Lisa Jardine lecturing against a backdrop of (I think) Feliks Topolski’s portrait of C.P. Snow
I went to the C.P. Snow Lecture in Christ’s last Wednesday with fairly low expectations generated by the title “The Two Cultures Revisited”. What more is there to be said about the famous Rede lecture, delivered 50 years ago just down the road in the Senate House? Were we going to be treated to yet another rehash of the row between Snow and another Cambridge figure of the time, F.R. Leavis? As it turned out, I needn’t have worried: the lecturer was Lisa Jardine, who is feisty, clever, courageous, multi-disciplinary and stimulating — and now Chair of the Human Fertilisation and Embryology Authority. It’s a racing certainty that she will eventually wind up as a Dame of the non-pantomime variety.
The hall was packed with the Cambridge establishment. George Steiner was there and Martin Rees and a host of other grandees. Lisa was introduced by Frank Kelly, a near-contemporary of mine who is now Master of Christ’s and has done great work in the area of self-managed systems. He is also, as it happens, an experienced pacer of those Whitehall walkways memorably described by Snow as “corridors of power”. After a hesitant start she launched into an interesting take on the ‘two Cultures’ lecture in which she argued that while most people have regarded the Rede lecture as the starting point for a debate that has raged ever since, Snow himself saw it as a culminating formulation of a problem that had been bothering him for years, namely the hideously inadequate way our society goes about making decisions which require informed scientific advice.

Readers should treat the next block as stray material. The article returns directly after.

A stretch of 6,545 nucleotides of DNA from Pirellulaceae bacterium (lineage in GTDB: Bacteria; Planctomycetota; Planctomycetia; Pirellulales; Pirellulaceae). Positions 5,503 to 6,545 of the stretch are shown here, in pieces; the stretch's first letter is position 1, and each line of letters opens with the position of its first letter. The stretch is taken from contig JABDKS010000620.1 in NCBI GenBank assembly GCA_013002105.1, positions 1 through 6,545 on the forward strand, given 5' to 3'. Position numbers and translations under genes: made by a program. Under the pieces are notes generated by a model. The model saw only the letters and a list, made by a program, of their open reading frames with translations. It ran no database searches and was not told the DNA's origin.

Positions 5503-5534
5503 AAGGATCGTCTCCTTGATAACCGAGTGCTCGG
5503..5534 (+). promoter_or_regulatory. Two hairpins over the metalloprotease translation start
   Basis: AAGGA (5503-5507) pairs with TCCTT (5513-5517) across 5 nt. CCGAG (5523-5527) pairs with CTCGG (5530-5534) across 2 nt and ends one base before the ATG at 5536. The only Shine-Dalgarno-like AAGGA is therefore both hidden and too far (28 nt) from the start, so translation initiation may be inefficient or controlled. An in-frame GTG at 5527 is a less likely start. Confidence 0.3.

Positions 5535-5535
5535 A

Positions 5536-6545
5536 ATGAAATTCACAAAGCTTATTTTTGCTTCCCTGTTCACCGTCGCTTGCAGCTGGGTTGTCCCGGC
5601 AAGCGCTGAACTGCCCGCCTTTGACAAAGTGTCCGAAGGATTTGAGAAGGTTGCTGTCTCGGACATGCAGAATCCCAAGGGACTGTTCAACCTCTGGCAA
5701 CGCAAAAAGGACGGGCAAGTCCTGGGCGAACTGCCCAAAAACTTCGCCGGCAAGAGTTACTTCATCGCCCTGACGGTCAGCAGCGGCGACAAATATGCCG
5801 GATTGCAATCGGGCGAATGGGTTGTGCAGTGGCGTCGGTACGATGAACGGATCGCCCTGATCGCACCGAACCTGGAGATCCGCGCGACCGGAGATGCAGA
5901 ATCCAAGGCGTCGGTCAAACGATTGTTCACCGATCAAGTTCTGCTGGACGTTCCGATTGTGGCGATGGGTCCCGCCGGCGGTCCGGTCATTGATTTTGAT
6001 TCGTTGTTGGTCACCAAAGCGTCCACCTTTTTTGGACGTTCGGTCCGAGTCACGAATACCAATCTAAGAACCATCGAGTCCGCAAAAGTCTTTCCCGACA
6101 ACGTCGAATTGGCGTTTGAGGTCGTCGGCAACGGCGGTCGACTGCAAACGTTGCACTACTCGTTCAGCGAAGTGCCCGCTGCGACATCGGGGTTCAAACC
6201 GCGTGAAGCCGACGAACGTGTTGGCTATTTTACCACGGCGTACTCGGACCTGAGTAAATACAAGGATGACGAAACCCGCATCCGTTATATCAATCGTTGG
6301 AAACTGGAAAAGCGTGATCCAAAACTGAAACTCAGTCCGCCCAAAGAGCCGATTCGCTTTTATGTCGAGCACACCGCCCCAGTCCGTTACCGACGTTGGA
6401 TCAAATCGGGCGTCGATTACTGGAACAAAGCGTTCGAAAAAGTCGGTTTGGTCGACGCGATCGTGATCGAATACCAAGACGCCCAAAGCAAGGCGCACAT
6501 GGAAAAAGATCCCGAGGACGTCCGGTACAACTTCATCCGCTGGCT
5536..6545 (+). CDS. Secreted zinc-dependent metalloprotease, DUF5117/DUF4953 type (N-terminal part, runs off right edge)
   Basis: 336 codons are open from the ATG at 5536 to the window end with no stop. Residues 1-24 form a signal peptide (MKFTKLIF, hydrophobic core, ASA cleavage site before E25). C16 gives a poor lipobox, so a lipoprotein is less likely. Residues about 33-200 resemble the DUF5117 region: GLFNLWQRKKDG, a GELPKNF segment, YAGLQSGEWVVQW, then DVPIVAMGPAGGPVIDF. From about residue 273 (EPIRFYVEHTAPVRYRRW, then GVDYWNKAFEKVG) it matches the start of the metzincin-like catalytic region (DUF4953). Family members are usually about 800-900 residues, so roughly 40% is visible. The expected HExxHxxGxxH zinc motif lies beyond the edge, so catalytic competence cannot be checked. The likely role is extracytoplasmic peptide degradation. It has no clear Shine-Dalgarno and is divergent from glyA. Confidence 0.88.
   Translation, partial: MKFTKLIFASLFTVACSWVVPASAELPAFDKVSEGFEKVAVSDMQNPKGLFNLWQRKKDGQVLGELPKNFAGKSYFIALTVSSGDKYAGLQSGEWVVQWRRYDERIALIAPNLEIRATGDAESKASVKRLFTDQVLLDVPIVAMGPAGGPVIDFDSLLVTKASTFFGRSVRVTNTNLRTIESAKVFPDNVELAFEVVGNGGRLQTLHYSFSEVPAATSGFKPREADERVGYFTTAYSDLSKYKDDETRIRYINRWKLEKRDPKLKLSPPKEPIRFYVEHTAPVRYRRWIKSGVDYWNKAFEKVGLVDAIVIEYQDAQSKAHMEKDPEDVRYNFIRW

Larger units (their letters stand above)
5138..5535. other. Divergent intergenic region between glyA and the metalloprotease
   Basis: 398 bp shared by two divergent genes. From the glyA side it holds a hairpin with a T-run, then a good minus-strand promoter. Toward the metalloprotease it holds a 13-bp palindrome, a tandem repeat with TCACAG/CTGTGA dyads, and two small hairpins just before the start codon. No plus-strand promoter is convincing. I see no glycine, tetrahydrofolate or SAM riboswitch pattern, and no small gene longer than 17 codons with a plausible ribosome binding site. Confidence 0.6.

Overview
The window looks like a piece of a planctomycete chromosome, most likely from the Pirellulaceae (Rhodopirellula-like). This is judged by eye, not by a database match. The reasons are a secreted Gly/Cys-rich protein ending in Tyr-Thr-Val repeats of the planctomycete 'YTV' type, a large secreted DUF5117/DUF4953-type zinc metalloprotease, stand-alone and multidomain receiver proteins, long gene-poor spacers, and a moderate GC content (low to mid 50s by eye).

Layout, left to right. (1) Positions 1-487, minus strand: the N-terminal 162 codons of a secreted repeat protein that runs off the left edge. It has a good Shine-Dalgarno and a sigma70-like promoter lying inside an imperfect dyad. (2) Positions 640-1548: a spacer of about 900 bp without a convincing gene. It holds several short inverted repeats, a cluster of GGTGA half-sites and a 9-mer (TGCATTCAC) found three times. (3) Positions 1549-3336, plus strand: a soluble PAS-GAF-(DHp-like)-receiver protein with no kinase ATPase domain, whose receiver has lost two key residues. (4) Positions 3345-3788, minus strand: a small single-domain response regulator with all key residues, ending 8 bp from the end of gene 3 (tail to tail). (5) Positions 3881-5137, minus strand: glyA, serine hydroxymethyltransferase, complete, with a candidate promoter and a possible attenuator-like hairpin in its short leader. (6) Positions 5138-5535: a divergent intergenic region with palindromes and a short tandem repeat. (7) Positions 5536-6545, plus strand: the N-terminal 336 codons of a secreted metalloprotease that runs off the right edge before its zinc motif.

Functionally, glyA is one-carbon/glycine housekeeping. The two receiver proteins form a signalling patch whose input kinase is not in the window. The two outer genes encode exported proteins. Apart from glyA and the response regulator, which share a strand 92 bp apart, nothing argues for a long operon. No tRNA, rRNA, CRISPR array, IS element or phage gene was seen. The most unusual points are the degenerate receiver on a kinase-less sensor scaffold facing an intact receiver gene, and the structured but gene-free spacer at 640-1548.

With the benefit of hindsight, Jardine claimed, we can see how Snow’s thinking evolved. But he didn’t really expound it clearly until two years later, when he gave the Godkin lectures at Harvard which were eventually published under the title Science and Government. The inescapable logic of her argument was that if you want to appreciate the ‘Two Cultures’ lecture, then you have to read the Godkin lectures first.
As it happens, this isn’t an entirely original thought — it was the basis of an interesting essay last April by Chris Mooney and Sheril Kirshenbaum which was published in the magazine of the New York Academy of Sciences. “Snow cared a great deal about breakdowns between scientists and writers”, they wrote,